Given the data we have, I think we can use:
Verified the fix on enwiki front page using Opera 11.64
I've just verified the current stable Opera out of curiosity and it does (unsurprisingly) render our webps correctly.
Indeed. I've installed 11.64 and even the lossy ones don't work. And it does advertise webp support in request headers:
I guess this means that these older Opera versions send request headers stating that they accept webp when they're in fact incapable of rendering them?
No concerns raised by Legal nor Analytics since I emailed them a week ago about origin trials, I think this confirms that we can use them.
While the Feature policies have been implemented in Chrome some time ago, and the reporting feature added as well, the "report only" mode hasn't been implemented yet:
Fri, Nov 16
I think this is the likely culprit:
This all looks very reasonable to me, thanks.
Thu, Nov 15
Have you diffed the output coming from HHVM and PHP7, to ensure that they're generating the same HTML for these pages?
Wed, Nov 14
I've checked briefly ~100000 images requests on an esams Varnish server, with the current threshold only 0.035% of image responses are image/webp.
In the first example, what's the gzipped change for the whole page? Not just the metadata. Make sure that you're using similar gzipping settings as we do in production, as compression effort may vary depending on the settings. It's also important that the made up article name in the metadata matches the actual article you're testing this on. Otherwise you're introducing text differences that won't compress well, which never happen in the real world. Similarly, an image path that long isn't actually possible. Image paths are based on the corresponding file page title, which is limited to 255 bytes: https://www.mediawiki.org/wiki/Page_title_size_limitations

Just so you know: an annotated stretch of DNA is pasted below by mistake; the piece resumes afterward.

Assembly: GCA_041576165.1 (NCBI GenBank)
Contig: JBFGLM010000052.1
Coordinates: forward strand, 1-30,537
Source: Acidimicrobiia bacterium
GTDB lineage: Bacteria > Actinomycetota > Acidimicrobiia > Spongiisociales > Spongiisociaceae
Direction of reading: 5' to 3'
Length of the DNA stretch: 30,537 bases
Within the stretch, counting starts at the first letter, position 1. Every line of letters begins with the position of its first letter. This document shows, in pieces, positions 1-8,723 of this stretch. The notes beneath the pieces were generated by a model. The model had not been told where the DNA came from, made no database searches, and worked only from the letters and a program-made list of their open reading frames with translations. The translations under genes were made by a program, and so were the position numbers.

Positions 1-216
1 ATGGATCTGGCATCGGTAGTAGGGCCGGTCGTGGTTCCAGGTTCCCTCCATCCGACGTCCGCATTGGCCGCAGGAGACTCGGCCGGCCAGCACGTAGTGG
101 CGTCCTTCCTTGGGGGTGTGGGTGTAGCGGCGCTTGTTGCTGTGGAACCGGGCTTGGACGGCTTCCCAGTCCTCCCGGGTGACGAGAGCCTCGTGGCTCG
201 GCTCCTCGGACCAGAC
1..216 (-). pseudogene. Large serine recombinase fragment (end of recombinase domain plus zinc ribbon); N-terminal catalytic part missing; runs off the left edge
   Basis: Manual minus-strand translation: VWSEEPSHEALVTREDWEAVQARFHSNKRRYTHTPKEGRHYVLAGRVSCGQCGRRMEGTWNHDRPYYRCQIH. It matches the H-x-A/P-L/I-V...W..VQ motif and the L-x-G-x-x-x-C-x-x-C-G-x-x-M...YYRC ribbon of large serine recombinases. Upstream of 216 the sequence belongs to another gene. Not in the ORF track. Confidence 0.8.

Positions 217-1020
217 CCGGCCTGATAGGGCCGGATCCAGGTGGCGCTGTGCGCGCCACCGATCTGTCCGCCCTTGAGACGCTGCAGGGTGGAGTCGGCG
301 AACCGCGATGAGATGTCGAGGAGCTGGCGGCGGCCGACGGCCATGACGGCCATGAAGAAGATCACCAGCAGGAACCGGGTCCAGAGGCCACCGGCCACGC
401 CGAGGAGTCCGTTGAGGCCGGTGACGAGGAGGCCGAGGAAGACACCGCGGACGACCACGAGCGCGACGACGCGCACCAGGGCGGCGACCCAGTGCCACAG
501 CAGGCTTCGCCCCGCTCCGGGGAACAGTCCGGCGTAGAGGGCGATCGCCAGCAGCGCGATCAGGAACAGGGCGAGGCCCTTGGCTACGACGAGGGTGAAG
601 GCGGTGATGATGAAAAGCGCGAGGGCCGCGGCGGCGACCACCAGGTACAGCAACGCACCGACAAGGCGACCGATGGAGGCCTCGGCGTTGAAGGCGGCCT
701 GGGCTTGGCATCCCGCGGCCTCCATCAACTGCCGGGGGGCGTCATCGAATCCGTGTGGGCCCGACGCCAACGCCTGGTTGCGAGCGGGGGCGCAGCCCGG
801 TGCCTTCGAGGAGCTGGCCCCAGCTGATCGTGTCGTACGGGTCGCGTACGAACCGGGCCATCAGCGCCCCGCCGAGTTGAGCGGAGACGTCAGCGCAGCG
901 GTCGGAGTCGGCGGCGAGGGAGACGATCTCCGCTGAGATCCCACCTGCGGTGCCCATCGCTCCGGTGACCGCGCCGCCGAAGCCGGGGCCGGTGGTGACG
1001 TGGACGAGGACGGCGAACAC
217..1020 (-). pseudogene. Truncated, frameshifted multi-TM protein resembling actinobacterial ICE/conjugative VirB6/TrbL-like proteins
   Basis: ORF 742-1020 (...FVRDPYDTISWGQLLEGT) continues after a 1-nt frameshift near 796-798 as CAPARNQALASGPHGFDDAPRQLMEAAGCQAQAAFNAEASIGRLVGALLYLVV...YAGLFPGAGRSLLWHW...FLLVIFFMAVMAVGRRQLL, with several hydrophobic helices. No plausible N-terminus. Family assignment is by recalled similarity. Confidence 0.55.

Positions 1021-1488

Mon, Nov 12
I've clarified one last point, which is how they consider that a feature is used (counting towards the quota). It depends on the feature, but for JS APIs, mere existence checks won't count as usage. Eg.
Fri, Nov 9
Thu, Nov 8
Header name + data is 55 bytes longs. We have 1.2 billion thumbnails in Swift. That's 66 GiB of data. Which represents 0.02% of our Swift storage space. Not earth-shattering savings, I'll grant you that, but I think we should get rid of data we don't need. It does affect speed a little as well when fetching thumbnails from Swift.
This seems intentional and I can finally understand why. You need to keep recording the non-oversampled hits, otherwise that lowers your record rate of non-oversampled pageviews.
Looking at how it works, it seems safe for privacy. We would expose a fixed token generated for the trial we want to perform, which automatically expires after 6 weeks. The token can be served as a response header or a meta tag. This means that we would be serving the same token to all visitors.
The basic functionality is there. If we want to iterate on that, it should be the subject of a new task.
Looking at Grafana, it appears that Chrome 69 is prone to sending extremely high values for metrics like firstPaint:
Wed, Nov 7
Tue, Nov 6
1.31.0-wmf.6 was deployed on 2017-11-01 to group 1 and on 2017-11-02 to group 2
This 2017-11-01 SAL entry seems noteworthy:
I've found something very interesting. If you plot both navtiming and navtiming2, navtiming2 for mobile is in direct continuation of the old trend, without any regression (it's improving over time, even!):
Mon, Nov 5